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# ask-community
u

Uri Laserson

12/24/2022, 3:48 PM
I'm thinking about checking out Dagster for some of our genomics/bioinformatics workflows. The Dagster model is clearly quite rich, and so it's not obvious to me what is the best way to map some of our problems to your DSL/API.
s

sandy

12/27/2022, 4:52 PM
The short answer here is that, when dealing directly with files instead of in-memory objects, it's often easiest to sidestep Dagster's IO manager machinery and just handle the IO yourself. So you can do something like:
Copy code
from dagster import op, job, In


@op
def op1() -> None:
    write_file_x()


@op(ins={"after": In(type(None))})
def op2() -> None:
    read_file_x()


@job
def job1():
    op2(after=op1())
u

Uri Laserson

12/28/2022, 2:32 AM
Is there anything functional that is lost in doing what you suggest, other than the "aesthetic" aspects of using the function args to define inputs and composing the ops in the job? (Though it would be sad to lose that)
I'm assuming that if we don't have a shared filesystem across systems that are running ops, then perhaps we'd have to read from/write to S3 in preparation for each op. Is there an IO manager that takes an S3 URI as input and output and "makes it available" to the op by actually writing it to a predictable location in the local filesystem? I think this is basically what Nextflow does to deal with isolation of "ops" that all end up running command line tools against the local filesystem. For each node in the graph, it sets up an isolated working directory. All inputs/outputs are copied into it using configured names, and then your command line invocation is against these local filenames. One complaint is that it would just be quite wasteful in terms of IO. I suppose you could use an S3 IO manager at the "boundaries" of some graph, and all the internal ops are just reading/writing from local disk. This seems risky, though, if you instead run your ops on different nodes without a shared filesystem, but I guess you could just swap out ALL the IO managers to read/write to S3. But anyway, would configuring just the boundary nodes to use one IOmanager and the inner ones to use another be a horrible mess in the dagster API?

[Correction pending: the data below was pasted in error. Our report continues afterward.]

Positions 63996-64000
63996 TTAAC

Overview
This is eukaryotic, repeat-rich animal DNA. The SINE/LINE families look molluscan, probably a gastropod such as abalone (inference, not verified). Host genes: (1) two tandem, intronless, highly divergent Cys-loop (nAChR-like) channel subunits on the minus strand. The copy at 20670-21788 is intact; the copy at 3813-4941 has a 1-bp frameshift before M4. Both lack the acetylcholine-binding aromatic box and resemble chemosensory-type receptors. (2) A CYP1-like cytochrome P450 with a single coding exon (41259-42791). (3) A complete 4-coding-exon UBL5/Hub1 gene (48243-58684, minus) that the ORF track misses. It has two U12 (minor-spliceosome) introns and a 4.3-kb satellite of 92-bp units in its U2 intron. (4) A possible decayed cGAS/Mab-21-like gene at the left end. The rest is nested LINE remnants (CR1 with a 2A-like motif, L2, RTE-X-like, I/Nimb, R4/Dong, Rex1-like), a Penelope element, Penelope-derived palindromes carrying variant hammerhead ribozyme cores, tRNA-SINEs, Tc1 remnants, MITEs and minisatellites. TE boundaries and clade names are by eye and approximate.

s

sandy

12/28/2022, 6:10 PM
But anyway, would configuring just the boundary nodes to use one IOmanager and the inner ones to use another be a horrible mess in the dagster API?
It's fairly straightforward in Dagster to say "use IO manager X for these node outputs and use IO manager Y for these other node outputs" It's hairier to say "these nodes need to run on the same machine but these other nodes can run on different machines"
Is there anything functional that is lost in doing what you suggest, other than the "aesthetic" aspects of using the function args to define inputs and composing the ops in the job? (Though it would be sad to lose that)
Just that you're responsible for your own IO
Is there an IO manager that takes an S3 URI as input and output and "makes it available" to the op by actually writing it to a predictable location in the local filesystem?
This is something I've played around with in the past but we don't have something out of the box. If you're trying to get something up and running as quick as possible, I'd recommend against this route and instead just put
download_from_s3()
and
upload_to_s3
at the beginning and end of your ops / assets. I do think is the ideal solution ultimately and would help you with it if you wanted to write one.
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